With my trip to Buenos Aires just a few weeks away, I’ve rekindled my Spanish studies. I’ve dug out my notebook filled with conjugations, grammar rules and definitions, and resumed listening to the “Coffee Break Spanish” podcast, every day on the subway. I can feel my slight grasp on the language returning.
Studying Spanish every day has reminded me of this wonderful Maptia blog post I came across a few weeks ago. It contains 11 illustrations of words in other languages that have no English equivalents.
Some of my favorites:
The comments on the post are just as interesting! Readers have noted other fantastic words that we could use in English—like mahmihlapinatapai, which is “a look shared by two people, each wishing that the other will offer something that they both desire but are unwilling to suggest or offer themselves,” in theВ Yaghan language of Tierra del Fuego.
I’ll try to drop that one into conversation!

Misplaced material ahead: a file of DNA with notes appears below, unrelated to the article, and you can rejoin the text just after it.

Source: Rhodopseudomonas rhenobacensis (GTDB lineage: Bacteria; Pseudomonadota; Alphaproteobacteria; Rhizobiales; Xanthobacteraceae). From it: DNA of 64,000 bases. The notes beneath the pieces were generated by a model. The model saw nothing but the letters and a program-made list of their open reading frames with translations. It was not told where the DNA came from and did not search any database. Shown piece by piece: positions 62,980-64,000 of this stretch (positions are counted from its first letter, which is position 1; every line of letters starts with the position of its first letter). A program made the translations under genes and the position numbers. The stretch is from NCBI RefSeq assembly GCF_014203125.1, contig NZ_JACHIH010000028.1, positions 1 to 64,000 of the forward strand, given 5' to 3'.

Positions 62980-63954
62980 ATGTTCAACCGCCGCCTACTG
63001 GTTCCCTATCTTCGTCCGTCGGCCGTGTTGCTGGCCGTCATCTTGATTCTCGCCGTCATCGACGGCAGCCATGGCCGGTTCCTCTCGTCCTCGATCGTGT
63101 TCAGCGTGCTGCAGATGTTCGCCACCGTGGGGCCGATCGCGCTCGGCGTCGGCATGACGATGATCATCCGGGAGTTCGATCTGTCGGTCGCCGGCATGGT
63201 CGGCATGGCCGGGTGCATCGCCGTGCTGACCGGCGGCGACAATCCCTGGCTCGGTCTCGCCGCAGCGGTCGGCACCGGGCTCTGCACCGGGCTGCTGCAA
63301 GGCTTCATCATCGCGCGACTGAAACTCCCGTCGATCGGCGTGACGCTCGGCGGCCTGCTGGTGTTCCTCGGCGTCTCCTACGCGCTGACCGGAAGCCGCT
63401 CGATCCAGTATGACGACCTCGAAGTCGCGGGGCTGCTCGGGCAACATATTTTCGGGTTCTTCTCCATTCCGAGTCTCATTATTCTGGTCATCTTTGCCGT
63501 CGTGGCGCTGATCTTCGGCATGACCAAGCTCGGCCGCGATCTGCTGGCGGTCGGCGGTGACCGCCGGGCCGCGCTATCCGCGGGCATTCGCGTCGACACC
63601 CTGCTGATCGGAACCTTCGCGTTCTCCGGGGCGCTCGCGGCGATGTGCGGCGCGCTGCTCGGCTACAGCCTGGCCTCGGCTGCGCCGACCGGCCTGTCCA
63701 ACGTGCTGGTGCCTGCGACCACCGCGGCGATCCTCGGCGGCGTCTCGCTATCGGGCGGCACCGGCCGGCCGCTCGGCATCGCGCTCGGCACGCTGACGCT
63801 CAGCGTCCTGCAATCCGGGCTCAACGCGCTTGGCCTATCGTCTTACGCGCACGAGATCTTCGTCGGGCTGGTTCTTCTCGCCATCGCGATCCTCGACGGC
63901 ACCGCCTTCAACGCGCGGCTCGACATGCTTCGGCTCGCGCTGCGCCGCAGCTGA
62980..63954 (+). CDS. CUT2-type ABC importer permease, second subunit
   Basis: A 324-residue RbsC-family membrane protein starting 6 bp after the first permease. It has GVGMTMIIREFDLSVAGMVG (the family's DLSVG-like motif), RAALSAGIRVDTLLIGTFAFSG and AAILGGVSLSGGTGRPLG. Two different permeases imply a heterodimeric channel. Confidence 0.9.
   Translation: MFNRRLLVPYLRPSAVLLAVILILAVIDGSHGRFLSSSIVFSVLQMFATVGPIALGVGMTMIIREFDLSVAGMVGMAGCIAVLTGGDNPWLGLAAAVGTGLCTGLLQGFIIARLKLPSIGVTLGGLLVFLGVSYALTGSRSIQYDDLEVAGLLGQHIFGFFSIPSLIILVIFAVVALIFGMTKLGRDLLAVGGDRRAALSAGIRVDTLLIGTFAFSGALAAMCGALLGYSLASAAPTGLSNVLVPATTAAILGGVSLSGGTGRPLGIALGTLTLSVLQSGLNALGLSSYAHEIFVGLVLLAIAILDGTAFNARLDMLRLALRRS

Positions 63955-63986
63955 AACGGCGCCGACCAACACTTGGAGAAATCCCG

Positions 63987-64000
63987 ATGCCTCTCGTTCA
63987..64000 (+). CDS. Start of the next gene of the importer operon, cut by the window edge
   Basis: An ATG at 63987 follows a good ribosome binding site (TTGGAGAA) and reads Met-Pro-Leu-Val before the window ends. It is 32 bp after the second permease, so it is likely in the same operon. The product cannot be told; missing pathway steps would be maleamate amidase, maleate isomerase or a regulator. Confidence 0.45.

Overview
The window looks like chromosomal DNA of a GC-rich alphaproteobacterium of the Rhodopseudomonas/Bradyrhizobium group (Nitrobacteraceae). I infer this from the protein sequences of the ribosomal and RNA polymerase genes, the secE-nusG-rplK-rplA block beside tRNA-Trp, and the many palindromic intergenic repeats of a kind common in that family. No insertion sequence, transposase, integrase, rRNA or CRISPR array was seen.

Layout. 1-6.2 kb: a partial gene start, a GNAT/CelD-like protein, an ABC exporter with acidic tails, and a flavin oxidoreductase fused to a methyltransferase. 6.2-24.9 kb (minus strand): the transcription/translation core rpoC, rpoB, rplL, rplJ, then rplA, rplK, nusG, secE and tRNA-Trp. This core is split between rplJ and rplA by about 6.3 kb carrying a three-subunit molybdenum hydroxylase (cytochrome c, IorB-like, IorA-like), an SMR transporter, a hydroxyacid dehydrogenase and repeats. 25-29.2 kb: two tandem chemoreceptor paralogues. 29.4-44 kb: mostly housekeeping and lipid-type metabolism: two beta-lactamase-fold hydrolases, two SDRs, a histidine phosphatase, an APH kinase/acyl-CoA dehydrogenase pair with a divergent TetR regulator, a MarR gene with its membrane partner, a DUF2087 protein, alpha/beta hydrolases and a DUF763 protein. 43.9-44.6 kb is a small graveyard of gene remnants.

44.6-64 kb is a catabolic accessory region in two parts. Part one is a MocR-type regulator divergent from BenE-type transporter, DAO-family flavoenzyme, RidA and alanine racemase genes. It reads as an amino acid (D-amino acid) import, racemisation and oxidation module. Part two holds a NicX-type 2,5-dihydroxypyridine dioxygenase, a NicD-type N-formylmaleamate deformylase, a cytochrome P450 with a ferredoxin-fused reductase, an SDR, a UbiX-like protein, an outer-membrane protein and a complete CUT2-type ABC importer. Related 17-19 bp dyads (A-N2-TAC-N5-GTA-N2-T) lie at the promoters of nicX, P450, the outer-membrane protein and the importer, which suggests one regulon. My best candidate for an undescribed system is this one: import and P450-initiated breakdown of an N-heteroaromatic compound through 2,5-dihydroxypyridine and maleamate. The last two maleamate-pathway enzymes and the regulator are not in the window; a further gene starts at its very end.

(Illustrations via Maptia)
Does traveling just fuel your wanderlust?
It does for me. On one hand, there’s no place like home, and I’m usually okay with coming back to NYC. But on the flip side, there’s nothing like traveling. And spending time in places that are very different from NYC reminds me that there’s so much more to experience. It’s a big world out there.
This weekend, I had a fabulous time at the shore. The house we rented was much newer and nicer than it appeared online (and in this promo video!), and we had amazing beach weather almost every day. Plus, we grilled most of our meals and went out for the long-awaited blue crab dinner—two luxuries that are pretty rare in the city! It was so hard to leave—I wanted a few more days (or weeks) there.
So when I got back to NYC, all I could think about was planning more trips. (The best way to stave off post-vacation blues!) As I was browsing various travel Tumblrs today, both stoking and soothing the wanderlust, I stumbled upon this image. Its words rang especially true:
(Image via Maptia; found via National Geographic Traveler’s Tumblr)